I forced myself to my feet as the troll fell to her knees, clutching her throat. She looked at me, really looked into me, pleading. I could see the pain and fear in her huge green eyes. She opened her mouth, gasping something through the foaming blood. I couldn’t make out the words. Tears rolled down her pocked face as she tried over and over to say something. I think it was “mercy,” but I couldn’t be sure. After a minute her eyes rolled into the back of her head and she fell backward. The forest shook with her falling.
“Damn it,” I shouted, looking around to Katie, who was limping toward me.
“Hang on,” Katie called, pulling her pack and guitar from the underbrush. She fell to her knees at my side and pushed me onto my back. “Let me stop the bleeding,” she ordered.
I leaned back on one elbow and watched as she peeled the chain and cloth from the wound. I grunted as she pulled several links out of the rent flesh. “Fuck, that hurts,” I growled.
She looked around, picked up a small stick from the ground, and thrust it at me. “Bite down on this,” she said and pushed me onto my back.
I bit down onto the stick and tried not to make too much noise as she dressed the wound.
“Not too deep,” she assured me, pulling her first aid kit from her pack. She’d been training with our doctor friend Melanie for weeks—basic wound care and treatment. She used an irrigation syringe to clean the wound with distilled water. Then she had me hold it partially closed while she applied four wound closure strips.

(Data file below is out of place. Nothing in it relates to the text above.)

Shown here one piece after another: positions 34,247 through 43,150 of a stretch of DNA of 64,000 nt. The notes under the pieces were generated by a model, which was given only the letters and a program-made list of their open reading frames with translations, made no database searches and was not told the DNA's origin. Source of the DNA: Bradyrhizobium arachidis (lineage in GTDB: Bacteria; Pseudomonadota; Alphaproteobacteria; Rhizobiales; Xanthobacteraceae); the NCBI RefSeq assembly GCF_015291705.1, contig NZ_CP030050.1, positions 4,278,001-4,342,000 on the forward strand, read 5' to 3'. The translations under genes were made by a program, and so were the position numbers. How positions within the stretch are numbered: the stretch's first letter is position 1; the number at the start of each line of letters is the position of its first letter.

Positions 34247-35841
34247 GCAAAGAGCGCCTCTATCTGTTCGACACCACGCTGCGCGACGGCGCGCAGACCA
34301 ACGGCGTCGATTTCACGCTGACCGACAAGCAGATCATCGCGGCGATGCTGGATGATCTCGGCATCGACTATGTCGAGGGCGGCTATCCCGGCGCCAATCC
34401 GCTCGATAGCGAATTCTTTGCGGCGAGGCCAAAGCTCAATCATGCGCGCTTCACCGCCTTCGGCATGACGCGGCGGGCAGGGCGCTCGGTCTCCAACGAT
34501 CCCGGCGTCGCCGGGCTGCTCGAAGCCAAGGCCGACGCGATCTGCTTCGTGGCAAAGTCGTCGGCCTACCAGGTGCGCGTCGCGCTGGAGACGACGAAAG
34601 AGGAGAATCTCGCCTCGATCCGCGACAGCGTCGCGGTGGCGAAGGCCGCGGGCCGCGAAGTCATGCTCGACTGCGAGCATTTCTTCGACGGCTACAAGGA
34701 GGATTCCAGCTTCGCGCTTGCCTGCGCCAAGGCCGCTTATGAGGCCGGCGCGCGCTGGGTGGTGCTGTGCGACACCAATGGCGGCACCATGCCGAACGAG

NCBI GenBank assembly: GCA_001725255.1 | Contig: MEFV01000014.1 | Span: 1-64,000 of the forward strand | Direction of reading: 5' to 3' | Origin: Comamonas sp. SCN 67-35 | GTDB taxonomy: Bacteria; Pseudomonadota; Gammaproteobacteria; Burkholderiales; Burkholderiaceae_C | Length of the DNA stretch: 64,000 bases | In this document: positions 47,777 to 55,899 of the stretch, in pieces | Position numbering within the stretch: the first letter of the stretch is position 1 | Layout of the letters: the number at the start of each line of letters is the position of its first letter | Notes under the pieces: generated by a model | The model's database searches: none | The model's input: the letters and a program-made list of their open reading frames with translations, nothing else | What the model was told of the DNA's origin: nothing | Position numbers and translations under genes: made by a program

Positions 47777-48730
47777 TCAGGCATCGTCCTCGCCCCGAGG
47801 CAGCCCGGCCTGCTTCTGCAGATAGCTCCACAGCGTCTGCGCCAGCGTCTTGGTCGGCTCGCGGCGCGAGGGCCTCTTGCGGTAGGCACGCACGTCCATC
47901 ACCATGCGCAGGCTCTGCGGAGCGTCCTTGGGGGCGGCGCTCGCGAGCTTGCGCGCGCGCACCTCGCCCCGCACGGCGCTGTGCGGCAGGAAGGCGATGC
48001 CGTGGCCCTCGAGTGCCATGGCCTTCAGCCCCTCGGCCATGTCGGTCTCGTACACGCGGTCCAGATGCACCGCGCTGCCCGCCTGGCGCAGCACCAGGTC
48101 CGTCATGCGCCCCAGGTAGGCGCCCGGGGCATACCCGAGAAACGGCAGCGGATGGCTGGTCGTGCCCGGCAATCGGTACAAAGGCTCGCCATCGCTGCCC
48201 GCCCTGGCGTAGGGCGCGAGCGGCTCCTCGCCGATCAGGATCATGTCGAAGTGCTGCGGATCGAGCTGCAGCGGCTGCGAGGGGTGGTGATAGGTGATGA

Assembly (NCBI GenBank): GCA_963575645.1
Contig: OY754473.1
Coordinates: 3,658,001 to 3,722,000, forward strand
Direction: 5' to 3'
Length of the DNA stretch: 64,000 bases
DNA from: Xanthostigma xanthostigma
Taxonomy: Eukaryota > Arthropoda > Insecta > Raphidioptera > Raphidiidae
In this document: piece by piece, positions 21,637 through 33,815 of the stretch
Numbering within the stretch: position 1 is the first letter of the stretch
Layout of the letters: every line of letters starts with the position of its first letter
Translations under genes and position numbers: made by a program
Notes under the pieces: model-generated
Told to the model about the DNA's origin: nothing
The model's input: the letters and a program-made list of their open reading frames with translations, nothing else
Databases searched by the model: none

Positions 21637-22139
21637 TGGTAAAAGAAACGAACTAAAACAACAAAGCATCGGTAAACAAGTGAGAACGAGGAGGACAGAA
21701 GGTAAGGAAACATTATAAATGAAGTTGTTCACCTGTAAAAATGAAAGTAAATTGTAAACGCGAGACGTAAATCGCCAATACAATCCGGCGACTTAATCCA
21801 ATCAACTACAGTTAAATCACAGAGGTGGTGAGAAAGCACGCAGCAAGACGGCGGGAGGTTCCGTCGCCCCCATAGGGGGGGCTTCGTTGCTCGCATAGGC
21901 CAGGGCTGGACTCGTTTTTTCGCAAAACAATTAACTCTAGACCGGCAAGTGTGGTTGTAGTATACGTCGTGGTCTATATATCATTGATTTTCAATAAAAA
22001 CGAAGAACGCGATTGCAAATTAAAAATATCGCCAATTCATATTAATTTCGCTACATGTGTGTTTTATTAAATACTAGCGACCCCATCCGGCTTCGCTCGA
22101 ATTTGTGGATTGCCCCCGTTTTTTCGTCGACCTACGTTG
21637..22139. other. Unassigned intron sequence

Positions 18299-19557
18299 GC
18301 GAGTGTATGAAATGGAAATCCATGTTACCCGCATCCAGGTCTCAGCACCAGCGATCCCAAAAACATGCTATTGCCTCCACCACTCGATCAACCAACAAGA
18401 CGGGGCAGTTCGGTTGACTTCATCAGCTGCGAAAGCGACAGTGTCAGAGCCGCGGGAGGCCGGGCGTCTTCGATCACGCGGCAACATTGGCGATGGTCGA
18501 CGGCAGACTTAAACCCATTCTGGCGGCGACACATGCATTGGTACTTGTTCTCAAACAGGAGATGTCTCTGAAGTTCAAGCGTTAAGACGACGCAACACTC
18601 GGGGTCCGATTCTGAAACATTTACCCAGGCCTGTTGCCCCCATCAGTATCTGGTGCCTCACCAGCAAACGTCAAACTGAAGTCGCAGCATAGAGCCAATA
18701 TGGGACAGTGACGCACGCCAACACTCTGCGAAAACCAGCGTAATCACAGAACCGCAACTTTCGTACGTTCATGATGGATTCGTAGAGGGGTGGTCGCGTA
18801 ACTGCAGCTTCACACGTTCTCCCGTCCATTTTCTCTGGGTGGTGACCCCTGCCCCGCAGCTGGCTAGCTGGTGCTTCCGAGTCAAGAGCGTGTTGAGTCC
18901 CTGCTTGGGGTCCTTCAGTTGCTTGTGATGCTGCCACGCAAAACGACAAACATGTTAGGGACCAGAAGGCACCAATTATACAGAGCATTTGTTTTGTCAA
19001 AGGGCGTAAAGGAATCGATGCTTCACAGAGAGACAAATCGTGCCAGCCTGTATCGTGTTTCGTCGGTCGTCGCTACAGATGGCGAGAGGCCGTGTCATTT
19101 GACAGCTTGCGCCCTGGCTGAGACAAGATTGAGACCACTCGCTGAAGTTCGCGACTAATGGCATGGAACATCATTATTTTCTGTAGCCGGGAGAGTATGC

“Gotta keep it open some,” she said, grimacing. “Can’t risk infection.”
She slathered the wound with antibiotic ointment and applied a sterile bandage over it. I held that down tight, applying pressure to help it stop bleeding while she tore off several lengths of muslin and duct tape to finish off the dressing.
“At least you didn’t wreck the runes,” she said, cupping my calf.
I had runes running down my left calf—Thurisaz, Dagaz, Kenaz, Gebo, Tiwaz—the same runes that ran down the length of the fuller on my sword, Gram. I inherited them when I became tuned in with the blade. Just popped up on my calf one day, pretty as you please. Damn funny thing about magic swords. They mark you in some ways. I just never figured it would be so literal.
She did a quick and efficient job of binding the wound. Within a few minutes, I was standing. I wouldn’t be running any marathons, but I could get around.
I cleaned Gram and sheathed her before examining the troll.
She was dead, for sure.
“What was that at the end?” Katie asked, looking around for a branch long enough for me to use as a cane.
“I think she said ’mercy,’” I said. “She was already dying, knew it by the look in her eyes. Why would she ask for mercy then and not when we had her cornered?”
“No idea,” Katie said. “But she was definitely making a stand here. We should look around.”
We hadn’t gone very far across the clearing when we heard crying. I looked at Katie, who shrugged and pushed forward, her short sword out. I pulled Gram from her sheath and hobbled forward, leaning on the staff.
Beyond the clearing, where the rocky slope pushed upward, we found the troll’s lair. The opening was fairly low, but firelight shown from inside. Katie went in ahead of me. The opening jagged to the left and expanded into a huge, dry cave.
The place was amazing. Most of the floor was covered in sheepskins, and several pieces of crude furniture were placed around a central fire pit. The cave went back about thirty feet. The smoke from the fire wound its way upward, being pulled out through a natural chimney of some sort.
A spit was erected over the fire and several cook pots sat off to one side. Katie and I looked at each other in astonishment. It was dry, warm, and homey.